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Volume XII, Number 225

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Mercy Hospice Sued By EEOC for Disability Bias

Nurse  Fired When She Tried to Return to Work After Medical Leave, Federal Agency  Charges

Mercy  Hospice, a member of the Trinity Home Health System, violated federal law by  refusing to provide a reasonable accommodation to a disabled nurse and then  firing her, the U.S. Equal Employment Opportunity Commission (EEOC) charged in  a lawsuit it filed today.

The  EEOC's lawsuit (EEOC v. Mercy Hospice,  Case No. 2:12CV13803), filed in U.S. District Court for the Eastern District of  Michigan, charged that Mercy Hospice in Bloomfield Hills, Mich., terminated  Patricia Barriger when she tried to return to work from a medical leave of  absence.  Instead of providing her with a  reasonable accommodation, the company discharged her because, according to the  company, she was an inactive employee who was not entitled to an accommodation.

Such  alleged conduct violates the Americans with Disabilities Act (ADA).  The EEOC filed suit after first attempting to  reach a pre-litigation settlement through its conciliation process.

"The  ADA protects employees, even if they are on medical leave," explained EEOC  Trial Attorney Nedra Campbell.   "Employees like Ms. Barriger who are capable of working, with or without  a reasonable accommodation, should be allowed to continue despite their  disabilities."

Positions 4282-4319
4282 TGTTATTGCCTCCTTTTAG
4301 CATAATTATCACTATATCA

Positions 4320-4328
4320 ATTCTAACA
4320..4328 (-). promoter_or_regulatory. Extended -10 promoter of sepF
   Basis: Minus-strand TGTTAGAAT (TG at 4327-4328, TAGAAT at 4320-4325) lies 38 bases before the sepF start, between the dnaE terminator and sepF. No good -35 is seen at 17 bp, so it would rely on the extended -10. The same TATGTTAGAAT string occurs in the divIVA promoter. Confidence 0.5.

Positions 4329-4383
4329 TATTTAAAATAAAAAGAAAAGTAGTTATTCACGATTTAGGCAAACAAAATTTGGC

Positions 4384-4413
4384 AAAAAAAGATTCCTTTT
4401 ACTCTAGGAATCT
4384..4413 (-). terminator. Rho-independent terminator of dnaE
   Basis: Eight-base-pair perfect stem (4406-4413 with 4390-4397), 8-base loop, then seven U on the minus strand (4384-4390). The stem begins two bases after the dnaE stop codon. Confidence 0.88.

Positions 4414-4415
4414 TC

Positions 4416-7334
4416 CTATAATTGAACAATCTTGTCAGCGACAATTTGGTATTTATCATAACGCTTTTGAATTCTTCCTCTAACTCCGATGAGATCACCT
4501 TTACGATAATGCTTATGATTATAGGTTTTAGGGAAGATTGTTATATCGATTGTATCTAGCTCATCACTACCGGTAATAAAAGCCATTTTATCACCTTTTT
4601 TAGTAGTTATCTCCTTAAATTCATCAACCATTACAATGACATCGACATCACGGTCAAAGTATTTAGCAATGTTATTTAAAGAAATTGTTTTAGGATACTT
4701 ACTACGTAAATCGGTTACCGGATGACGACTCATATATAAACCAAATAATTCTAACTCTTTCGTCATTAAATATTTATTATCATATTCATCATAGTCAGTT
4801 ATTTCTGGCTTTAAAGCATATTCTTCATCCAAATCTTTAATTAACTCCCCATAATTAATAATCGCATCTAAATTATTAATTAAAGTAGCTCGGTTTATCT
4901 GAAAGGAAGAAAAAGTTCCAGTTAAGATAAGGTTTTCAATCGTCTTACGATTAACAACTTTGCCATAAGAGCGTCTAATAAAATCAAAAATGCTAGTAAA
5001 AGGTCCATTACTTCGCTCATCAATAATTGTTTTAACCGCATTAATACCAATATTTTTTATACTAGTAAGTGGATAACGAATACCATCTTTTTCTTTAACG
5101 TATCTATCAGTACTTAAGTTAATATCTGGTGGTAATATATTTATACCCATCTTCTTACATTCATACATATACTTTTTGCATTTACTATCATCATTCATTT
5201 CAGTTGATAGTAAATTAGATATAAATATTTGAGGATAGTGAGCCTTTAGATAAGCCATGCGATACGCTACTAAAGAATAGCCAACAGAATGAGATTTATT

The agency seeks to recover  monetary compensation for the employee, including back pay and compensatory  damages for emotional distress, as well as punitive damages.  The EEOC filed suit after first attempting to  reach a voluntary settlement.

A  member of Trinity Home Health Services, Mercy Hospice provides end-of-life  in-home services to patients suffering from terminal illnesses.

© Copyright U.S. Equal Employment Opportunity CommissionNational Law Review, Volume II, Number 246
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U.S. Equal Employment Opportunity Commission

The U.S. Equal Employment Opportunity Commission (EEOC) is responsible for enforcing federal laws that make it illegal to discriminate against a job applicant or an employee because of the person's race, color, religion, sex (including pregnancy), national origin, age (40 or older), disability or genetic information. It is also illegal to discriminate against a person because the person complained about discrimination, filed a charge of discrimination, or participated in an employment discrimination investigation or lawsuit.

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